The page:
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Andre Miller, the Trail Blazers point guard, is getting up there in age. He's been thought of as a bad fit with shooting guard Brandon Roy since almost the day he got to Portland, because of his walk-it-up halfcourt style clashing with Roy's athletic, up-and-down-the-floor type of game.
Jackson would make for a much better fit with the previous version of Roy, who is not limited by knee injuries. But along with LaMarcus Aldridge, Wesley Mathews and Nicholas Batum, he could run the floor all day.
Miller's veteran savvy is one thing that he definitely can pass onto Jackson, and the young point guard from Boston College will be the better player for it.
The Nuggets can use help at the small forward/power forward position due to the departure of Carmelo Anthony and the age of Kenyon Martin.
The Carmelo trade brought back Wilson Chandler and Danilo Gallinari, but Chandler could leave as a free agent this summer, and Gallo is more 3 than 4.
Harris is strong and versatile enough to play both positions, which will mesh well with George Karl's free-flowing style of play.
A good fit with Kevin Martin in the backcourt because of his poise and passing ability, Morris could run the point for the Rockets as a starter or come off the bench behind Kyle Lowry, who broke out last year.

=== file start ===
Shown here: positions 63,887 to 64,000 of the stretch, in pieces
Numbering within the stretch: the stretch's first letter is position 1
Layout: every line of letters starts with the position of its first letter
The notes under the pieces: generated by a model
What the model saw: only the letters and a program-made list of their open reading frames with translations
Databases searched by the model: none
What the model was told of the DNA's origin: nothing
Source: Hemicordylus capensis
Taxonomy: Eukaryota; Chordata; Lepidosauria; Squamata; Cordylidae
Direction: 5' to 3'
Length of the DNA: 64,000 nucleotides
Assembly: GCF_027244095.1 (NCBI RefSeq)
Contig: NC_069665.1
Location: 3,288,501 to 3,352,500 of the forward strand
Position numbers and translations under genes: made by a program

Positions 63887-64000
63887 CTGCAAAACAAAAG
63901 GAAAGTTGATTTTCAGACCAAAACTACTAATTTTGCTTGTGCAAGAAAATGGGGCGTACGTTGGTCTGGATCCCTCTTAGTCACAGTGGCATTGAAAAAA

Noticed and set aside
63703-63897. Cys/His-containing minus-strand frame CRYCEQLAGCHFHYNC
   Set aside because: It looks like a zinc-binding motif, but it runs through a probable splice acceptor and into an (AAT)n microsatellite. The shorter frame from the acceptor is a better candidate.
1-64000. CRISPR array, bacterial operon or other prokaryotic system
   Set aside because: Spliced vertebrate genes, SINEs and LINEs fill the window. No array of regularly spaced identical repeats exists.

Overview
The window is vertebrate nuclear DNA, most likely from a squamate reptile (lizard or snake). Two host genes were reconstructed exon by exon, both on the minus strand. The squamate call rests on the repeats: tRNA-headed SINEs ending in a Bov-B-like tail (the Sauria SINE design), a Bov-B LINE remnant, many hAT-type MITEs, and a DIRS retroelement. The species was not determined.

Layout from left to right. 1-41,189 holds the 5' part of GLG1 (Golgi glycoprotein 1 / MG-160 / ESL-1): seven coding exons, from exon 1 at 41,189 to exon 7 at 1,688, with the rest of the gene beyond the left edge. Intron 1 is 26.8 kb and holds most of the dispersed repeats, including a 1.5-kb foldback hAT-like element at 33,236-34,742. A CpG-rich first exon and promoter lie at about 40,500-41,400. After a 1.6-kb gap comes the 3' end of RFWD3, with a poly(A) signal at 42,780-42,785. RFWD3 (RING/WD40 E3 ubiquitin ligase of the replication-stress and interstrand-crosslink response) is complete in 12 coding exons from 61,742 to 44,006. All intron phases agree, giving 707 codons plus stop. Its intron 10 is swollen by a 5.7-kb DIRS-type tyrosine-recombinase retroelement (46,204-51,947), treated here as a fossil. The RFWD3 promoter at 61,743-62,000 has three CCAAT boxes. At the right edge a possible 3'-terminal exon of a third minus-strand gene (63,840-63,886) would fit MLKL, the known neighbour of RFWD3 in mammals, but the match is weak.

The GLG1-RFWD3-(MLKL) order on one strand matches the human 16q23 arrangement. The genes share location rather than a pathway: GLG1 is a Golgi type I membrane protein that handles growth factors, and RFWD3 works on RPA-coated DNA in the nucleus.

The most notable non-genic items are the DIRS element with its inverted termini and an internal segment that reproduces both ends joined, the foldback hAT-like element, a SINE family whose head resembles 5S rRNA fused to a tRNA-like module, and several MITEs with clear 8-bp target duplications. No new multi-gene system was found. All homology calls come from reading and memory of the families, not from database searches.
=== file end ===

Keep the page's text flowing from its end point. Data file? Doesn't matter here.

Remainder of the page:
If Morris is able to build up chemistry with Martin and Luis Scola, he can be a starter in Houston for a long time.
The Rockets will have two first round picks again next year, when they own the Knicks selection due to the Tracy McGrady trade.
The Thunder can use a center to back up newly acquired Kendrick Perkins, and Vucevic is one of the few true centers in this draft.
Oklahoma City will likely return the entirety of its core next year, so they can give Vucevic some time to develop into a contributor behind Perkins, Nazr Mohammed and Serge Ibaka.
The Boston Celtics traded away nearly their entire stable of big men last year when they shipped Kendrick Perkins to Oklahoma City and Semih Erden and Luke Harangody to Cleveland. The remaining big men— Shaquille and Jermaine O'Neal and Nenad Kristic—didn't provide the kind of lift they needed in the playoffs.
The Celtics lack of size is the main reason they go with Tyler here, who decided to take his talents to Europe as a high school senior.